Africa needs a permanent seat on the UN Security Council too!
We wholeheartedly share NUP leader Robert Kyagulanyi Ssentamu’s concerns about human rights in Uganda, (re Nile Post, 17th March 2022).
However, we are uneasy about his call to the visiting US Acting Assistant Secretary for Democracy, Human Rights, Lisa Peterson, to help him isolate Museveni, the president of Uganda nonetheless, regardless of the controversy over his election in 2021.
Here are the reasons for our unease:
Firstly, under Article 2 (4) of the UN Charter, “All Members shall refrain in their international relations from the threat or use of force against the territorial integrity or political independence of any state, or in any other manner inconsistent with the Purposes of the United Nations.”
Therefore, the US would be blatantly breaching one of the cardinal rules of the UN, if it were to positively respond to Mr Kyagulanyi Ssentamu’s invitation, assuming they have the inclination to do so.
Granted, the US-Africa Command is keeping a 24/7 constant gaze on Uganda and the rest of Africa from the ground, air, sea and space. Full spectrum coverage, it is called.
But we very much doubt the US or any other western power has the appetite to get involved in the politics of yet another African country after the distrous intervention in Libya.
In any case, the US has its own interests, which may not rhyme with Kyagulanyi Ssentamu’s. Some of those interests are served by instigating instability, while others are served by mainlining the status quo and its semblance of stability.
Secondly, we enthusiastically agree with former Bush war hero General Eli Tumwine, who has advised Museveni to “prepare for a smooth transfer of power” (Nile Post, 25th June 2021).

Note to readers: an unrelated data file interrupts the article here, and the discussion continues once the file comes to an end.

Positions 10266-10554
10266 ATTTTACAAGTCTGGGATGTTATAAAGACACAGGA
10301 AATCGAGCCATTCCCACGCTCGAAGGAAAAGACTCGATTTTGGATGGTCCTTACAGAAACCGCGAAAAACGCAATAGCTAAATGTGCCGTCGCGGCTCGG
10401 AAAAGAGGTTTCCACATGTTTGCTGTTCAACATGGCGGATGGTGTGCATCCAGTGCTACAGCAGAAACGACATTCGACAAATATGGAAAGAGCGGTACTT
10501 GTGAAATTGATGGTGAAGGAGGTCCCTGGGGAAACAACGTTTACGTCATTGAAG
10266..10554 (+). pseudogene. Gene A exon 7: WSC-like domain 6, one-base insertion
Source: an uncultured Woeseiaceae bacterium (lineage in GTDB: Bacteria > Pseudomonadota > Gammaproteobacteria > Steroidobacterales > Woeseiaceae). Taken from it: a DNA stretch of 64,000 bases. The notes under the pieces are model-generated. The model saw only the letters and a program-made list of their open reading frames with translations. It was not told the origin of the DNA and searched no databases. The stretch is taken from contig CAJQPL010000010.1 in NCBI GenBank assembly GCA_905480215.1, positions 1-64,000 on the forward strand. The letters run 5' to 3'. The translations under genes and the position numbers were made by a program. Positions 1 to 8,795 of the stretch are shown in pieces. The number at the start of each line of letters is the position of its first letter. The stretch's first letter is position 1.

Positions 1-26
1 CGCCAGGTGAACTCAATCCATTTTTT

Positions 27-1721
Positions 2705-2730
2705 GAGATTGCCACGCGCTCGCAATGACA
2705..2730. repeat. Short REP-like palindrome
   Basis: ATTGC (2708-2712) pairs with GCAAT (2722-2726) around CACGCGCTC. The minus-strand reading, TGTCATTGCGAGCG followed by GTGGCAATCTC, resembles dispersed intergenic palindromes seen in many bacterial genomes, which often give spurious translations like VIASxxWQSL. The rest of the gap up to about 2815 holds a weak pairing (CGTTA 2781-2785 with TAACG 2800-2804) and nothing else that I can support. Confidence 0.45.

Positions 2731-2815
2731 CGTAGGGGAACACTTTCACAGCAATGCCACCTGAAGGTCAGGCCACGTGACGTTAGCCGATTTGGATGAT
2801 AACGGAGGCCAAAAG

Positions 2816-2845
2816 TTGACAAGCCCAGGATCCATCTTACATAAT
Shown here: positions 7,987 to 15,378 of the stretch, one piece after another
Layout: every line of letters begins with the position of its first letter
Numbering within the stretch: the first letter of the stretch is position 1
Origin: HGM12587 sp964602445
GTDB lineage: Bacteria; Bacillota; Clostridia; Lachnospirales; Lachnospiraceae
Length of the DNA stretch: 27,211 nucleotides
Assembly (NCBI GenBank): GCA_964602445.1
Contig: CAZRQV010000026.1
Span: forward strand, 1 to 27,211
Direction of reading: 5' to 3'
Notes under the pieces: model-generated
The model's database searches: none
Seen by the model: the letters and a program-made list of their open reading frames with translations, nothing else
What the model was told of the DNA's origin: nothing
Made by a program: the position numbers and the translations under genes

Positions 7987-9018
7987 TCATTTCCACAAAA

But, if asked what our priority would be, isolating and pushing out Museveni, or reforming the United Nations and giving Africa a permanent seat at Security Council, we would without hesitation go for the latter.
This is because the present Security Council, self-appointed in 1946, is no longer fit for the 2022 purposes. These purposes are underpinned by rules-based systems and democratic principles, now selectively applied by the present Security Council.
Africa is not only geographically three times as large as the USA; it is almost four times more populous than the USA. Yet, unlike the smaller USA, Africa does not, and has never had a permanent seat in the Council’s 78-year long history.
Lest we forget, Ethiopia, one of the founder members of the UN was unaccountably excluded from permanent Security Council membership.
The only distinguishing factors are that the five permanent member countries are all white and nuclear-armed.
What is democratic about that, a white minority group making executive decisions affecting Africa, including imposing crippling sanctions and authorising the use of force under Chapter V11?
Moreover, three of the five self-appointed Council members, Britain, France and the USA are lecturing Africa and most of the developing world about democracy.
This has adversely affected Africa politically, economically and in terms of security.
Worse still, instead of fulfilling their Charter obligation to maintain international peace and security, the present permanent members have become leaders in wreaking havoc on the world.
First, they went to Iraq without UN authorisation in 2003.
Then they turned on Libya in 2011.
Now Russia, another Permanent member, is invading Ukraine.
They could come for Uganda next, if some of opposition members get their way; thus turning this Pearl of Africa into a river of blood and ashes, the like of which we have never seen in our bloody history?
If Ms Lisa Peterson and the US administration care so much about democracy, they should support the persistent calls by the African Union to democratise the Security Council.
That means giving Africa a permanent seat at the Security Council.
We cannot say loudly enough how Africa, as a permanent Council member, will veto the undemocratic decisions, many of which have and will continue to disadvantage the continent for decades to come.
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